Decades ago, the work of Keys and his colleagues around the world was acclaimed and respected. Keys had his detractors, of course; anyone with thinking that is bold, innovative, and on public display does. But he was largely celebrated by peers around the world, and the public, as one of the key pioneers in our understanding of nutrition, heart disease, and modern epidemiology.  Perhaps the signature evidence of this respect, other than a TIME Magazine cover, was the development of a population-wide intervention in North Karelia, Finland, guided principally by the work and findings of Keys.

Focused on reducing saturated fat and sodium in the diet, and on reducing smoking in a population with exceptionally high rates of heart disease, the North Karelia Project reduced those rates of heart disease by over 80 percent, and added roughly ten years on average to life expectancy.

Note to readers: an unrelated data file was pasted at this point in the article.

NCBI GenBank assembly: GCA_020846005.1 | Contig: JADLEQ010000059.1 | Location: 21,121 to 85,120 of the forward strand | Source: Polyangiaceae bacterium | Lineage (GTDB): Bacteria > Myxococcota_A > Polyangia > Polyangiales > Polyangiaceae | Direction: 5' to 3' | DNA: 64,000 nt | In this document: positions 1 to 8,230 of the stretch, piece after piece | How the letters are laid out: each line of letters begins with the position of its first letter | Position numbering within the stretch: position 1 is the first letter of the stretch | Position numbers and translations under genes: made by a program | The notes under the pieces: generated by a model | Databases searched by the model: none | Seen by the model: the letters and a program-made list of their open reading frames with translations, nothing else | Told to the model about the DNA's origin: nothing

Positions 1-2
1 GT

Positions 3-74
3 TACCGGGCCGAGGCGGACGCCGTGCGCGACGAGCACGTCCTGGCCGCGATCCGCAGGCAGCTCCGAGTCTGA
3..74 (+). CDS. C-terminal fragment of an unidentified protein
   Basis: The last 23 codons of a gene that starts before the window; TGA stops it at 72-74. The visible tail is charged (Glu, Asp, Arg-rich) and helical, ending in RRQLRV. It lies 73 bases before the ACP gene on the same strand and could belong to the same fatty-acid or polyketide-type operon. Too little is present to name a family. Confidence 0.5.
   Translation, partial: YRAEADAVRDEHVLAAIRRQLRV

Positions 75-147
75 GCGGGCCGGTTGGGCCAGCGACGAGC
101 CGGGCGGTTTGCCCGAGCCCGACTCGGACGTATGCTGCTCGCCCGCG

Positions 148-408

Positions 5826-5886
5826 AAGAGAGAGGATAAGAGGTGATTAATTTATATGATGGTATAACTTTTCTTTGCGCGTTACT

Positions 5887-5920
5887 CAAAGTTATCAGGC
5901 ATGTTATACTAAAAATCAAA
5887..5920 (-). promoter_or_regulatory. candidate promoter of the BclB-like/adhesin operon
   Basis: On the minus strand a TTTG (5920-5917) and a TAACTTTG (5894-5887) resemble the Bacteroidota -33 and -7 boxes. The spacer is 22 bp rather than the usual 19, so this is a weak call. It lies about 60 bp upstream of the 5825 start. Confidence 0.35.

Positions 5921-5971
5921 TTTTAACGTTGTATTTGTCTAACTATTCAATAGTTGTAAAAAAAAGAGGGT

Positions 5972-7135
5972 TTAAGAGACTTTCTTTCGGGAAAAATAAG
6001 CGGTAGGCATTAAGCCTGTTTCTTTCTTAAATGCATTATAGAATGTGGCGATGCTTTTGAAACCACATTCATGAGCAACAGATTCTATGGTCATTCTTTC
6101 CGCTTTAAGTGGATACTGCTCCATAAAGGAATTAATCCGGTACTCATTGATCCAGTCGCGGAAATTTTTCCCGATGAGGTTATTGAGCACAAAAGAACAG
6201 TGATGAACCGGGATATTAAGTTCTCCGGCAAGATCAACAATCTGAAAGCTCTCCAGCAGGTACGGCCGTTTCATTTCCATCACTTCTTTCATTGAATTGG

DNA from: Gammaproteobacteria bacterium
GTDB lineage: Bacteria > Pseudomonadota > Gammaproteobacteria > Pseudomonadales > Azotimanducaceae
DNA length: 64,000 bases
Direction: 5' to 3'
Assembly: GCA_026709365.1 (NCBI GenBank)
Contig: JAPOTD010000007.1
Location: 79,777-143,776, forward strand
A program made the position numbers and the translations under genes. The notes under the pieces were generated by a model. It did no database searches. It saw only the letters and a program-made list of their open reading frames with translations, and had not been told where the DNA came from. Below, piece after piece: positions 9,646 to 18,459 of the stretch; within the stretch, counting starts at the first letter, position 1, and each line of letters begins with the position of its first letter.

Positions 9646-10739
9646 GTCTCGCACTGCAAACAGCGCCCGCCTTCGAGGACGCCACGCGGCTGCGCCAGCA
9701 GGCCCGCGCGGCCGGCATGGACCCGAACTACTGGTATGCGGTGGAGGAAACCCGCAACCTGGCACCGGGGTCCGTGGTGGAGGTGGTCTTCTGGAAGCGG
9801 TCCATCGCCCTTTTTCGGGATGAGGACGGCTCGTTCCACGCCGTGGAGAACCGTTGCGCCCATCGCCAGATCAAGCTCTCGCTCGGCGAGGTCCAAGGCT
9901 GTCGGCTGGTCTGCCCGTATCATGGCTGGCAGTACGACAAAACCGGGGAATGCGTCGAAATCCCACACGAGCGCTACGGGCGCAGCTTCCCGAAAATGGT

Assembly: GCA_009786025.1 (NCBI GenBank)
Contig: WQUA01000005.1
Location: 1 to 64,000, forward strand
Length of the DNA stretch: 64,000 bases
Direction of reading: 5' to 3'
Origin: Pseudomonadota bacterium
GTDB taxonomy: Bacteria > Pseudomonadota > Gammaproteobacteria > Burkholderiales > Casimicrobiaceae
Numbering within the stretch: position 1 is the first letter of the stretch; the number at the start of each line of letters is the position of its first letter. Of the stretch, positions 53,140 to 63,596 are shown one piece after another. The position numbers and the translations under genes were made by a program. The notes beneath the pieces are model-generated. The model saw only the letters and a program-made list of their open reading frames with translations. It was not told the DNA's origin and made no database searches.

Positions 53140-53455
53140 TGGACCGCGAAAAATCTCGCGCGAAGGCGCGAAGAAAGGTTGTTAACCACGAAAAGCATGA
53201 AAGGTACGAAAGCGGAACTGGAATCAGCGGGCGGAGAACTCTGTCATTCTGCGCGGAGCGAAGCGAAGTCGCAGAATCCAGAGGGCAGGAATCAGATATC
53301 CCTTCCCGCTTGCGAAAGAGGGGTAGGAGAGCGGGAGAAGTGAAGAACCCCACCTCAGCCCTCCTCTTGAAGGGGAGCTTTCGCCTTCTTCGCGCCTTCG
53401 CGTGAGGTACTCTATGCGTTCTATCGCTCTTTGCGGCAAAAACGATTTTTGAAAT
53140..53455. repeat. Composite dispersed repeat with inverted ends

It is probably the single greatest demonstration we have of the power of lifestyle as medicine at the population level.

Twisting of the Facts

This narrative took a turn over the years leading up to, and since, Keys’ death. In the United States, unlike North Karelia, Finland, the findings of Keys and colleagues did not result in a population shift to less meat and cheese, more beans and leafy greens. Rather, a whole array of low-fat junk foods emerged as the idea that dietary fat should be cut wholesale took hold.

Neither low-fat junk foods, nor the reduction of all varieties of dietary fat conformed to the findings or recommendations of Keys, who was, in particular, an advocate for a Mediterranean diet of wholesome, whole foods, high in unsaturated fats. Nonetheless, his detractors pinned the blame for the various boondoggles of “low fat” eating on him. Since Keys was no longer around to defend himself, the allegations went mostly unanswered.